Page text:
The suggestion from the IB would seem to be that successful programmes would bring this through to school levels.

Therefore as well as L&D teams, university instructional design would do well to treat IB undergrads differently. The extensive Extended Essay research project of the diploma, for example, teaches many of the skills that libraries and universities spend time on in the first year of study.

So what might IB graduates expect of L&D teams?

If IB graduates are truly reflective, they should soon realise that ‘learning is work and work is learning’. So how might the IB graduates of the future understand the role of L&D if they are (even more than people in the past) used to managing their own learning?

Well, the IB’s definition of the school library is not far removed from L&D’s desire to shift to multi-modal facilitation of performance improvement:

The IB definition of a library is designed to focus on maximising its effectiveness: “Libraries” are combinations of people, places, collections and services that aid and extend learning and teaching.

Ideal libraries: A guide for schools (International Baccalaureate)

Indeed the role of the IB library is to support many areas that L&D professionals talk about for the workplace:

1. Curating

2. Caretaking

3. Catalyzing

4. Connecting

5. Co-creating

6. Challenging

7. +1 Catering

Six practices that energize learning and inquiry, and one that tends not to (from ‘Ideal libraries’).

All of the above will sound similar to the role L&D performs in many organisations, or at least try to carve out for themselves. Indeed the +1 to avoid (Catering) relates to just doing what the organisation wishes – or the classic, much maligned, L&D ‘order taker’.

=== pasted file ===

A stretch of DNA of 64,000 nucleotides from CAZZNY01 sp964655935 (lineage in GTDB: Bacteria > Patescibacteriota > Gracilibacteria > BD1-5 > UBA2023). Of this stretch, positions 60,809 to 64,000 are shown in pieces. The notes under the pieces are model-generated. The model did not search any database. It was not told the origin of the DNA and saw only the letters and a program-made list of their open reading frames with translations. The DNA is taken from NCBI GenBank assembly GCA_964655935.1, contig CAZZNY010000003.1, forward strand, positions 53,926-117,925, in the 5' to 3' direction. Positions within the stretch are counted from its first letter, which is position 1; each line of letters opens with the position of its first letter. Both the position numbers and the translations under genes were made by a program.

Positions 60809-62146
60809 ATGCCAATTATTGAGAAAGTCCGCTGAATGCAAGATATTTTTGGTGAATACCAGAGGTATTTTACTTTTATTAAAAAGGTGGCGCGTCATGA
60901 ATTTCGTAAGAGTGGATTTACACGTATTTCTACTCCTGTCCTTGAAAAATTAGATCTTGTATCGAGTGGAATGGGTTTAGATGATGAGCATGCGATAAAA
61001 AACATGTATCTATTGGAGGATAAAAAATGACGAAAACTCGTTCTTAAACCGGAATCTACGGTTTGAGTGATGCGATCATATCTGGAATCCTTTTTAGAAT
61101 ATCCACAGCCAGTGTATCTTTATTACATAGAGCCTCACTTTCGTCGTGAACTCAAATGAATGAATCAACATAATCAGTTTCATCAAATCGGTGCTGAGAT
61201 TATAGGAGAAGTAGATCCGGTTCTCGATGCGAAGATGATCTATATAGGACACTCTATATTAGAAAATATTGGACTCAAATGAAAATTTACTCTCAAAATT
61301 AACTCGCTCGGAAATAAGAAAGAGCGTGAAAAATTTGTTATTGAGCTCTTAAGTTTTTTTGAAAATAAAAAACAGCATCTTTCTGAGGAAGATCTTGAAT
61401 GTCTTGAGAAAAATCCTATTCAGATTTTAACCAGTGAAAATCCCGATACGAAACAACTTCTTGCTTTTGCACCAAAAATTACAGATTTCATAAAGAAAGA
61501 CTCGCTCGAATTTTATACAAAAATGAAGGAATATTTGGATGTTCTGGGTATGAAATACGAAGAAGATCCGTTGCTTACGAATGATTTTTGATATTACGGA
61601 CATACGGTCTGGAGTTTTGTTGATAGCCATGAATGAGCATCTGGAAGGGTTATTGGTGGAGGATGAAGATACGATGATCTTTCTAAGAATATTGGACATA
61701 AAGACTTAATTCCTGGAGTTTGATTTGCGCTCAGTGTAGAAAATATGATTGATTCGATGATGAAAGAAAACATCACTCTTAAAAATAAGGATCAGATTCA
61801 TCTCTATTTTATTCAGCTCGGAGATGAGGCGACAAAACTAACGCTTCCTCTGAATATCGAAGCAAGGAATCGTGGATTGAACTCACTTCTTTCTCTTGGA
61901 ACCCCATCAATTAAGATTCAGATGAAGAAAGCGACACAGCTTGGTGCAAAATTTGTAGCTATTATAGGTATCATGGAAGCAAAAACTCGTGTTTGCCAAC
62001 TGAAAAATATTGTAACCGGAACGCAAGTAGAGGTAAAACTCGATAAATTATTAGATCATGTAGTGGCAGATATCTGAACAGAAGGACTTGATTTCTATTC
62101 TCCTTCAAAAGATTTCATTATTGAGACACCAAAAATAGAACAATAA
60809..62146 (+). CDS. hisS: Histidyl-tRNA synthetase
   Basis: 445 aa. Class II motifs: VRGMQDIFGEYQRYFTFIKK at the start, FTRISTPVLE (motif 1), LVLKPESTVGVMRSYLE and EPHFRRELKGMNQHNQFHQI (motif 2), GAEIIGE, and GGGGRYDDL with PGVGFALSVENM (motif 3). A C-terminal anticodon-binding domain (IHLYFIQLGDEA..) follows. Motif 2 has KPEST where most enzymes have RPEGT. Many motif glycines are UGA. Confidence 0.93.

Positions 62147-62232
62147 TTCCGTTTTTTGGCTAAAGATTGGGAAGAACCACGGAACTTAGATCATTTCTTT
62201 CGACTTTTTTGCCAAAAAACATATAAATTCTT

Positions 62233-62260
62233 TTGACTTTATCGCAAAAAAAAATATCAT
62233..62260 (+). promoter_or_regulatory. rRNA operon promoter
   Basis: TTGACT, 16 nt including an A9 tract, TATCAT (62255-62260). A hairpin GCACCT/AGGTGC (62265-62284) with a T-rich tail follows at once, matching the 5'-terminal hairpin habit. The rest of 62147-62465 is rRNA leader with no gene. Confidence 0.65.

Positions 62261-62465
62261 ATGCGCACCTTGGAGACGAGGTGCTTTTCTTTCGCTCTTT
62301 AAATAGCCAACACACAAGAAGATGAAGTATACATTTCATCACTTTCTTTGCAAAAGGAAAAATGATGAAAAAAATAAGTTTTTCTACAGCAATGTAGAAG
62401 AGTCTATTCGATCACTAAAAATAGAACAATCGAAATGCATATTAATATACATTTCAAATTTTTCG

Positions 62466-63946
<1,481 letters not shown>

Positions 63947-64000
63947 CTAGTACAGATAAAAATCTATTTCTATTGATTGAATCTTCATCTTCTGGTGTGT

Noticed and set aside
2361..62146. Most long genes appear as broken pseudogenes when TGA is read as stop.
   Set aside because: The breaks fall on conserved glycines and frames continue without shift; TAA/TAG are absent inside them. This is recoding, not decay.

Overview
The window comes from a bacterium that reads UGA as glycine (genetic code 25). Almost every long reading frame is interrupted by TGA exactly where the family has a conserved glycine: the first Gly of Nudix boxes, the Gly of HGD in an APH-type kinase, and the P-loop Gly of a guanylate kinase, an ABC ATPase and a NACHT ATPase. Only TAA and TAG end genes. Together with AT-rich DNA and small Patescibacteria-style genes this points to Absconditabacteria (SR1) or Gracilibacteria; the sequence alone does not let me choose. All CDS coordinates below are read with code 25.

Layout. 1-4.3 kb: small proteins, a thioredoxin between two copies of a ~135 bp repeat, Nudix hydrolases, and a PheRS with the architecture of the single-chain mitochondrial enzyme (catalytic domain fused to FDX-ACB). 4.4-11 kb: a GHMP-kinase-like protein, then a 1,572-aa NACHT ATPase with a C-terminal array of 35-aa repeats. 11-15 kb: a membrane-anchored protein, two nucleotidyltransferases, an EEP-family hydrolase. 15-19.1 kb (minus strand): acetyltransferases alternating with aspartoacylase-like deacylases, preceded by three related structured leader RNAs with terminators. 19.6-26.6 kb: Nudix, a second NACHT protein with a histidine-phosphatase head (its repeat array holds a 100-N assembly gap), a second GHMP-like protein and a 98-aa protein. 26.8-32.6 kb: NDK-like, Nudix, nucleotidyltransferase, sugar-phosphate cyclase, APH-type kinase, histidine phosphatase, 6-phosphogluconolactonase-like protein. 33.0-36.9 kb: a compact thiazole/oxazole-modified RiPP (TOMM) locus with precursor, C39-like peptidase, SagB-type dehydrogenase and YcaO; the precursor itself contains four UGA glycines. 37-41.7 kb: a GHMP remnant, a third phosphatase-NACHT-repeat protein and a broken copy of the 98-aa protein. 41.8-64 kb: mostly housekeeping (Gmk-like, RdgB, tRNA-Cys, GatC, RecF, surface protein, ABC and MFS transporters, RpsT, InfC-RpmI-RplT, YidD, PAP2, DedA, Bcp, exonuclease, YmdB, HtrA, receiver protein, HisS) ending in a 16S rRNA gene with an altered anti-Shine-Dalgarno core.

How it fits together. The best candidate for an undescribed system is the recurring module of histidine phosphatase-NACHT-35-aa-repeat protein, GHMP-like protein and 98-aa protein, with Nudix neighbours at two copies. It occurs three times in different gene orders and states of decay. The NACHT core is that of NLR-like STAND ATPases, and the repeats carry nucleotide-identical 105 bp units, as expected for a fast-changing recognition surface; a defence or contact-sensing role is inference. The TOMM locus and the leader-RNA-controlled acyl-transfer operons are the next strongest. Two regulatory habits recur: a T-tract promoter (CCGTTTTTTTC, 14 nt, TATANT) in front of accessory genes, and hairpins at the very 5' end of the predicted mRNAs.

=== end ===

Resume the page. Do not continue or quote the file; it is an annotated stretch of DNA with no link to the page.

The IB programmes also encourage inquiry within students in a number of ways that L&D pros often discuss as things they try to facilitate (with mixed success) in adults:

Social and emotional learning: relating to the growth and personal development of learners, and by extension the school community.

Service learning: relating to the knowledge and wisdom gained through serving the community.

Experiential learning: relating to what is learned through experience, experimentation, and reflection upon both (specific to the Diploma Programme [DP]).

Play: relating to the use of different forms of play and games, and reflection on the process and outcomes of them (specific to the Primary Years Programme [PYP]).

Ideal libraries (again).

With regards to the above, the IB’s Ideal Libraries report considers the resource centre as a form of conduit for learning, relating to the above forms of learning in addition to the dreaded (in some L&D circles) c-word – no, not that one…this:

Curriculum: relating directly to the content teachers are responsible to facilitate, and for students to learn. Research is a form of inquiry, and commonly associated with the curriculum.

Ideal libraries (again).

Therefore, an IB graduate might actually be more demanding of L&D than a ‘traditional’ school/university graduate as they are used to personalised support and facilitation of their own development from others (primarily teachers and ‘librarians’) whilst exposed directly to learning theory and concepts in ways others may not have been.

A new identity: The Learning Reducer

Following on from my reflective posts in recent weeks about my experience, things I have seen in the workplace and the challenges the world faces I have come up with a title for myself: The Learning Reducer.

Inspiration (outside of learning)


instead of adding stuff, try taking stuff away” 


– Rick Rubin: http://erickimphotography.com/blog/rick-rubin/